Thursday, May 11, 2017
Jacksonville Police Union, Sheriff’s Office, square off on body camera policy (T-U)
(Photo credit: The New York Times)
Jacksonville working the issue. But controversial St. Johns County (Florida) Sheriff DAVID SHOAR opposes body cameras. Why?
Posted May 9, 2017 05:21 pm | Updated May 9, 2017 07:08 pm
By Ben Conarck
Police union, Sheriff’s Office, square off on body camera policy
Fraternal Order of Police 5-30 President Steve Zona (far left) watches with union attorneys as Undersheriff Patrick Ivey (center) responds to questions from the city of Jacksonville’s lawyers. (Ben Conarck/Florida Times-Union)
The future of Jacksonville’s police-worn body camera program was in play on Tuesday.
The high-stakes debate over the equipment unfolded in a cramped meeting room just blocks away from the federal courthouse where much of the local media was camped out awaiting a verdict in the public corruption trial of former congresswoman Corrine Brown.
Back at City Hall, the police union made its case as to why the Jacksonville Sheriff’s Office must negotiate body camera policy, rather than unilaterally decide the rules on its own. If it is successful, the union could throw into question the entire timeline of the sheriff’s plan to implement body cameras.
Sheriff Mike Williams said after the hearing that he was disappointed but not surprised by the union complaint.
“This is a challenge, but not an unexpected one,” Williams said. “Progress is necessary, as we move policing to a more transparent profession.”
The state’s Public Employees Relations Commission, which settles union disputes, has never ruled on whether a Florida police department’s implementation of body cameras should trigger mandatory collective bargaining. If PERC decides it does, that would be key in giving police unions throughout the state leverage in crafting body camera policies. In that sense, Jacksonville is a litmus test on that question.
Elsewhere in the country, similar disputes have ended in the union’s favor, according to Gary Lippman, a former police union lawyer who is an expert in body camera policy and labor law.
If Tuesday morning’s discussion was any indication, the decision will hinge on a familiar question for Lippman: whether the police union waived its right to challenge the body camera program by not filing a complaint earlier. The local union filed its complaint in February.
“As long as they raised it within a reasonable period of time from the notice that the Jacksonville Sheriff’s Office was going to consider going forward, I think the argument that they waived bargaining is going to lose,” Lippman said.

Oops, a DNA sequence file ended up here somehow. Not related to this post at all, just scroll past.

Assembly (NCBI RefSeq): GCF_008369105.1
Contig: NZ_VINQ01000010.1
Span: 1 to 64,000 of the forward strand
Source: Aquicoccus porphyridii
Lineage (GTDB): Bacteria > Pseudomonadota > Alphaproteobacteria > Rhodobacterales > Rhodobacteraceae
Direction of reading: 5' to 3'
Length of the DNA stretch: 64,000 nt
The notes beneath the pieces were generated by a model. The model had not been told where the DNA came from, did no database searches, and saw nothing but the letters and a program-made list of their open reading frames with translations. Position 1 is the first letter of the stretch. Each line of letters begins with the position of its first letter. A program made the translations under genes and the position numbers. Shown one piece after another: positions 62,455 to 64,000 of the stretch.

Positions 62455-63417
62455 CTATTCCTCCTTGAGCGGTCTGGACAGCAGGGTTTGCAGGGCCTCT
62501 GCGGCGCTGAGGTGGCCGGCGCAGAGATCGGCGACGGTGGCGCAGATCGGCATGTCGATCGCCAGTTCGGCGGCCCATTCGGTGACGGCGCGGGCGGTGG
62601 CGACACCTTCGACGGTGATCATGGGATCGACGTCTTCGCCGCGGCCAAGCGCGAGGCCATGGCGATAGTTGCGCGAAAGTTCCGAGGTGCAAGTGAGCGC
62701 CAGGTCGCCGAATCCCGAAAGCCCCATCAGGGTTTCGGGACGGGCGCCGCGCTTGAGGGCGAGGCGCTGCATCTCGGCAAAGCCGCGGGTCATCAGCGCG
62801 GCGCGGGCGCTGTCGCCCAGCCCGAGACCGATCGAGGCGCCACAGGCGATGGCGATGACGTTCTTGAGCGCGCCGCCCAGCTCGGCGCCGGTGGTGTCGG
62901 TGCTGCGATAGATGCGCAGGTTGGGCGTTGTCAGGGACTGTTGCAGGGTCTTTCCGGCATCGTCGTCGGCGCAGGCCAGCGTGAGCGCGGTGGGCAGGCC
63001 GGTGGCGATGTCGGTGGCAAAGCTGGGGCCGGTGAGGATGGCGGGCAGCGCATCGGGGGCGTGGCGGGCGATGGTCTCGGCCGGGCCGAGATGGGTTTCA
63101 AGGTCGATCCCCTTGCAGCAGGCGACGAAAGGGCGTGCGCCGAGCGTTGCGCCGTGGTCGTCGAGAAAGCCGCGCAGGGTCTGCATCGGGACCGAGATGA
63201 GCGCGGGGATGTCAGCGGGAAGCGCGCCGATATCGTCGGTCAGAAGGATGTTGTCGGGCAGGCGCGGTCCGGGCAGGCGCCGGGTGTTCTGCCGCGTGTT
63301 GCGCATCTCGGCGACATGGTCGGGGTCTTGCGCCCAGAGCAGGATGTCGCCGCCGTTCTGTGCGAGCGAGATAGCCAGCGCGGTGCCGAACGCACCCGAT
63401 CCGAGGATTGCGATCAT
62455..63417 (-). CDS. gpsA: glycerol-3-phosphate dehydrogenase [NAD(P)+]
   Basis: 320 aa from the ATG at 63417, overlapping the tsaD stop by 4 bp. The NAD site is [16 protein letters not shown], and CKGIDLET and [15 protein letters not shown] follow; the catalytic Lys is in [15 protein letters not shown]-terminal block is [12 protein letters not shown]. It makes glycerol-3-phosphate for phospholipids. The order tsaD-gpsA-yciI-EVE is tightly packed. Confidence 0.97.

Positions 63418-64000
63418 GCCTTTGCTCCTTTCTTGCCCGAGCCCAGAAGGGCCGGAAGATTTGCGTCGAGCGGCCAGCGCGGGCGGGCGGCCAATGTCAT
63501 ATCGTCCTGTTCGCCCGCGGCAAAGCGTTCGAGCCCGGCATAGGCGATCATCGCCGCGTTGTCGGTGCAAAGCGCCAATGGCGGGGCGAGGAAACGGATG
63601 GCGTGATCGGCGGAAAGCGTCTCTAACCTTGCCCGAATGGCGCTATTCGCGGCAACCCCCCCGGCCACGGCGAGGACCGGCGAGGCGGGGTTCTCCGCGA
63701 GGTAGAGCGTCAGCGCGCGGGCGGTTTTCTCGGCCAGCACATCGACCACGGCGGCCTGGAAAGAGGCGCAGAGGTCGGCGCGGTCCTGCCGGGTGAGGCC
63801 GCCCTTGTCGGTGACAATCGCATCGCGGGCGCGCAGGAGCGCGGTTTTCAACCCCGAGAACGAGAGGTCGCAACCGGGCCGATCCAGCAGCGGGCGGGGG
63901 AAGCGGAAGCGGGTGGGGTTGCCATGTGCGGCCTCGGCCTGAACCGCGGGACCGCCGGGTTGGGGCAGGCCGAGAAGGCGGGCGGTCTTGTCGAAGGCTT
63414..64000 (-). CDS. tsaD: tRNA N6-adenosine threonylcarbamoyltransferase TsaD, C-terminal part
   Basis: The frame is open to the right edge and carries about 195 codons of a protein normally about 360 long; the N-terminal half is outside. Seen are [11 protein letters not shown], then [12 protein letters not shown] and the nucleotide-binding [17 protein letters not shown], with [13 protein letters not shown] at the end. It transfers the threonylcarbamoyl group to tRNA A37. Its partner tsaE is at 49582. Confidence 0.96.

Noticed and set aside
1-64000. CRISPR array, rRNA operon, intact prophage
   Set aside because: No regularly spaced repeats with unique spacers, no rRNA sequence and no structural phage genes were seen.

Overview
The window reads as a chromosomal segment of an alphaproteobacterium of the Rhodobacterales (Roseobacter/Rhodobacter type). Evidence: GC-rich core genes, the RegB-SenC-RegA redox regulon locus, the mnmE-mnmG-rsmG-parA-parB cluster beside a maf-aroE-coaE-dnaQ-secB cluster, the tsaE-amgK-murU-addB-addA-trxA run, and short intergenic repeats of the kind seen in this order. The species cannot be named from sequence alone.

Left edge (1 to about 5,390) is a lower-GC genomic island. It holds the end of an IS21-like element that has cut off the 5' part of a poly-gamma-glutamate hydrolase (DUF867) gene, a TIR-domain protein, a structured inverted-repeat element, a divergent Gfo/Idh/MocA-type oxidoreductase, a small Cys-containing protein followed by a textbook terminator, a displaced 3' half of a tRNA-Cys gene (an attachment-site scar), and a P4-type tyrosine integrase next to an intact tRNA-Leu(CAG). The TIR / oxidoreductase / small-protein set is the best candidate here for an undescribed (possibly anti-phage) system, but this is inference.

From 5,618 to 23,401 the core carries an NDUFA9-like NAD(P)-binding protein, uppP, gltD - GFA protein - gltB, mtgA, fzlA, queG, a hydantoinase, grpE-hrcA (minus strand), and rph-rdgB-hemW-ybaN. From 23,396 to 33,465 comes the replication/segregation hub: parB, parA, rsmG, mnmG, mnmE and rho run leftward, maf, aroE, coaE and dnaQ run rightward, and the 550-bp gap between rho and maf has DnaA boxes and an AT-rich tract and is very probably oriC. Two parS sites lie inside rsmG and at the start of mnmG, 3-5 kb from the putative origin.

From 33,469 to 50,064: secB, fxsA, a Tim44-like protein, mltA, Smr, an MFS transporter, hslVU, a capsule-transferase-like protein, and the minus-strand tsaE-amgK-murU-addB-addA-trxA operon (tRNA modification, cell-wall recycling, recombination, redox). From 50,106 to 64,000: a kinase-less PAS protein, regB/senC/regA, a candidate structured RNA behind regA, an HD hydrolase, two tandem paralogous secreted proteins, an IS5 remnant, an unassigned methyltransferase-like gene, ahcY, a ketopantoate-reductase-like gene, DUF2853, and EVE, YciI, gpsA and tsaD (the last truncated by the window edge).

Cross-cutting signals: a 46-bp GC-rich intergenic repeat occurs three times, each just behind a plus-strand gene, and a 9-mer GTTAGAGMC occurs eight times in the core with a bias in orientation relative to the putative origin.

If PERC does side with the Sheriff’s Office, the agency would have a green light to try and meet its early summer target for the roll-out of the pilot program. PERC has 45 days to make its decision.
But the biggest revelation from Tuesday’s meeting may have been that the Sheriff’s Office has already written a draft policy for body cameras, a development that has not yet been shared with the public. At town hall meetings, Sheriff’s Office representatives have stressed the policies are still being crafted.
The draft policy referenced Tuesday calls for officers to wear body cameras and follow the policy guiding the use of them while working off-duty jobs. It also outlines 22 instances in which an officer must record his or her interaction with a citizen.
Few other details of the policy were shared. One that was discussed indicates that supervising officers down to the rank of sergeant would have the ability to review the body camera footage of their subordinates.
On the question of whether the union waived its right to bargain, both the Sheriff’s Office and the union spent much of the morning laying the foundation for their arguments on opposing sides of the issue.
Union local President Steve Zona said he attended a meeting about body cameras in May 2016, but it wasn’t until January that he first caught wind that the sheriff didn’t plan to collectively bargain the equipment.
It was then, Zona said, that he drafted a union policy for body cameras. The union and representatives from the city then set up a negotiation session for Feb. 6, Zona said. There, city officials said more forcefully that they would not bargain the issue, he said.
The next day, Sheriff Mike Williams made a presentation to a City Council subcommittee during which he first announced to the public his position that the cameras were not subject to collective bargaining. That prompted the union to file the complaint that was heard Tuesday.
Williams said Tuesday he would update the public on the program at a meeting set for June 1 at Florida State College at Jacksonville’s downtown campus.
Ben Conarck: (904) 359-4013